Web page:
Copyright Infringement and Theft – The Difference http://t.co/Q4U7Tat
The US Supreme Court has ruled that:
In 1985, the Court ruled in Dowling v United States that copyright infringement is not theft, even when dealing with physical objects, such as vinyl records.
And yet, despite that 1985 ruling so-called “intelligent people” – including VP Biden – have blatantly referred to Copyright Infringement as “theft, plain and simple”, in complete contradiction to law and precedent.
In reality the last thing the RIAA and MPAA want is for copyright infringement (a civil issue) to be prosecuted as theft (criminal).
Firstly, the standard of proof is “beyond reasonable doubt” and it’s very, very unlikely that the discovery process in copyright cases would pass muster. It’s never been proven to be reliable in any court anywhere in the world. An IP address does not identify an individual, no matter what the fantasies of the legacy industries in music and film distribution.
Secondly, the penalties are much more reasonable.
Regardless of your opinions on copyright infringement, in the USA, it’s not theft. Personally, I’d prefer “beyond reasonable doubt”. The article compares the Jammie Thomas case as it has proceeded under copyright infringement and how it would have proceeded had it been tried as theft: bottom line – a much smaller fine (with the potential for a short prison term, although unlikely for the very small amount of value “stolen”, as the criminal case works on actual real value: 99c a song!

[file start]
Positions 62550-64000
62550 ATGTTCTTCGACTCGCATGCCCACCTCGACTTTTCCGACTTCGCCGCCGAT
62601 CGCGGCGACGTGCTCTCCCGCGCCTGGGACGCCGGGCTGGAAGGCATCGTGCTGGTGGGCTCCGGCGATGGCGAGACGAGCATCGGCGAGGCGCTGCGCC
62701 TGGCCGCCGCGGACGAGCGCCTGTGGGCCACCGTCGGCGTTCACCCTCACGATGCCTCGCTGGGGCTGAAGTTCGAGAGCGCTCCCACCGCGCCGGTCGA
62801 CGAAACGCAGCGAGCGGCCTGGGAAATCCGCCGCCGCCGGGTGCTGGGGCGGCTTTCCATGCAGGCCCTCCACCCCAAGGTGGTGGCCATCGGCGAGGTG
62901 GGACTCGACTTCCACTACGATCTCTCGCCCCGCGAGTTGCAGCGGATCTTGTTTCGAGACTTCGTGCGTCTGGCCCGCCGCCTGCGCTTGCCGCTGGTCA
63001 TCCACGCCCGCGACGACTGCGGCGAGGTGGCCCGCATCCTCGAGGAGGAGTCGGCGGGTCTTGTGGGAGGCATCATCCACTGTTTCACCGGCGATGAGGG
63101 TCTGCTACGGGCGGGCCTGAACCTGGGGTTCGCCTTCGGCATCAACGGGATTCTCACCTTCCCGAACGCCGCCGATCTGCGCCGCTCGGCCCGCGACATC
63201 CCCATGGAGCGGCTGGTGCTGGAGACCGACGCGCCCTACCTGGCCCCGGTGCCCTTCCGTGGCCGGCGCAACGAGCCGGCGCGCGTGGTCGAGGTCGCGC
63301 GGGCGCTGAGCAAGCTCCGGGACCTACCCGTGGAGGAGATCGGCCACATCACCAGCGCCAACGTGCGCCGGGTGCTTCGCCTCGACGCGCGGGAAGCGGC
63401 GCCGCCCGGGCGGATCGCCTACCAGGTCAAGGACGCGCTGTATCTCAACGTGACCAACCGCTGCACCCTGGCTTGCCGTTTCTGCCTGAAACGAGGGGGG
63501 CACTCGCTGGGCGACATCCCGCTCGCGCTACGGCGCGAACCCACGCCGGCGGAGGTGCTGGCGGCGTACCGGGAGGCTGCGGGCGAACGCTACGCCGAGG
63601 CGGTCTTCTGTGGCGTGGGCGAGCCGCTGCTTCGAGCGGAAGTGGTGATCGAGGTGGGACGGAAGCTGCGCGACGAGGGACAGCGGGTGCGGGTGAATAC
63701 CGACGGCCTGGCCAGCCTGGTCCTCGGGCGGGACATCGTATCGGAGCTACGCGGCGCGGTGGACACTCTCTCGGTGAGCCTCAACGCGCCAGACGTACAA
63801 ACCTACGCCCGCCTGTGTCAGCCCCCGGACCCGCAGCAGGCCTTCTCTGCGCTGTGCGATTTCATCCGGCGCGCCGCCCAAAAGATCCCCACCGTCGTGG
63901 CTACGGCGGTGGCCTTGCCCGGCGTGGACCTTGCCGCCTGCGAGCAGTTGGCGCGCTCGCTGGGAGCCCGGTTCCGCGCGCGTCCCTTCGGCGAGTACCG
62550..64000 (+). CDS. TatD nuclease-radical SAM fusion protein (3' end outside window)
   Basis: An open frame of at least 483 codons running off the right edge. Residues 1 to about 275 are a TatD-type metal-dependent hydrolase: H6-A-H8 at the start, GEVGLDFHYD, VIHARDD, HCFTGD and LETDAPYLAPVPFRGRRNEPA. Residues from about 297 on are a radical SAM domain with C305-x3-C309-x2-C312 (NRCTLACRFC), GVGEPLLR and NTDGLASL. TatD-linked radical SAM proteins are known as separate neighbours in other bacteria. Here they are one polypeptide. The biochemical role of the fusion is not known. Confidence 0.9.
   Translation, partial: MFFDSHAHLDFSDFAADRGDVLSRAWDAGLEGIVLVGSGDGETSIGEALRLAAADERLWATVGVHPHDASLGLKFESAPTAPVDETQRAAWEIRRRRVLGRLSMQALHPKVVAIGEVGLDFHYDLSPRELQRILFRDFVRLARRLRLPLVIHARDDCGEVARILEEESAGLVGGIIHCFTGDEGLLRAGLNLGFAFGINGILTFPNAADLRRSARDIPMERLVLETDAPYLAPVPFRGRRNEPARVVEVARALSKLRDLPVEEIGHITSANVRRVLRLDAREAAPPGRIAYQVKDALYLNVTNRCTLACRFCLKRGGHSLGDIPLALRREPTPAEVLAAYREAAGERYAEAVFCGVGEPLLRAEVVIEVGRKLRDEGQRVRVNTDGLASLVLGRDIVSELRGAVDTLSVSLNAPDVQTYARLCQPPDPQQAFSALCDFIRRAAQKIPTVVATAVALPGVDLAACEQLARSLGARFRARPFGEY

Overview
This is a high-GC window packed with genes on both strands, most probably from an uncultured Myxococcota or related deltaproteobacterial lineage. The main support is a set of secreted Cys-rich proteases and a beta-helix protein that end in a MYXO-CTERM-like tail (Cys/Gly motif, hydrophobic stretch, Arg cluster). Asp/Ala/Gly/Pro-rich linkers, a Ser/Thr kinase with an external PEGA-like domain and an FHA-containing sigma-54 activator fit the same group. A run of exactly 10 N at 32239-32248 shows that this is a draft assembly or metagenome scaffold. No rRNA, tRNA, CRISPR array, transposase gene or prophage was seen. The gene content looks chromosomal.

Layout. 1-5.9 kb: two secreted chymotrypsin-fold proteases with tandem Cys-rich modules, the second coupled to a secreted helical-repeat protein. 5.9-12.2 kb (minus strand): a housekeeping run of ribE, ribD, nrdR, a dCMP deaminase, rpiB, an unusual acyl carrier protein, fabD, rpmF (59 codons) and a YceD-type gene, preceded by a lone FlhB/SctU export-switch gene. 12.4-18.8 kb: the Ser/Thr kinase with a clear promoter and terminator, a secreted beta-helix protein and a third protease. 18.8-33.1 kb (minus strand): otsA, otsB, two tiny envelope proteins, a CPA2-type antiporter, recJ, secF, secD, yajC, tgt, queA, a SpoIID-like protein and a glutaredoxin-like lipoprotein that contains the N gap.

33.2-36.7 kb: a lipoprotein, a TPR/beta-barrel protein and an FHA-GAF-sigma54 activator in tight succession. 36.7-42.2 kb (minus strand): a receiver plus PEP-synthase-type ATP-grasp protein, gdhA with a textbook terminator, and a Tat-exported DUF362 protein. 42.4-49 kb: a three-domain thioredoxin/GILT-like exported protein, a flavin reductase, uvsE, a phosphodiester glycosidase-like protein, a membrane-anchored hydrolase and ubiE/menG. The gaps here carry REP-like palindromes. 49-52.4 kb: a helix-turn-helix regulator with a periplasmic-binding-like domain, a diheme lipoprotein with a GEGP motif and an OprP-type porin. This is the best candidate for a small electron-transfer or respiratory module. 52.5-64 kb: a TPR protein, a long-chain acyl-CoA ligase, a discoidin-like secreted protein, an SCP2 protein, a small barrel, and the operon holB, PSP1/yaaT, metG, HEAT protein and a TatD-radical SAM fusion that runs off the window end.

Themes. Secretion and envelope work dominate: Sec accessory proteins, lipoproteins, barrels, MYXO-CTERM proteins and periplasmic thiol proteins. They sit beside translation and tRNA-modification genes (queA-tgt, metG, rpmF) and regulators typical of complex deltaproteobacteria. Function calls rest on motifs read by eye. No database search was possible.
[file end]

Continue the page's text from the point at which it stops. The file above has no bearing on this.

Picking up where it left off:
Good push back against the ever-growing threat to civil liberties by the RIAA/MPAA and the disastrous PROTECT IP proposed legislation, which has the potential to “break” the Internet as we know it. And that’s exactly what they want, and we don’t.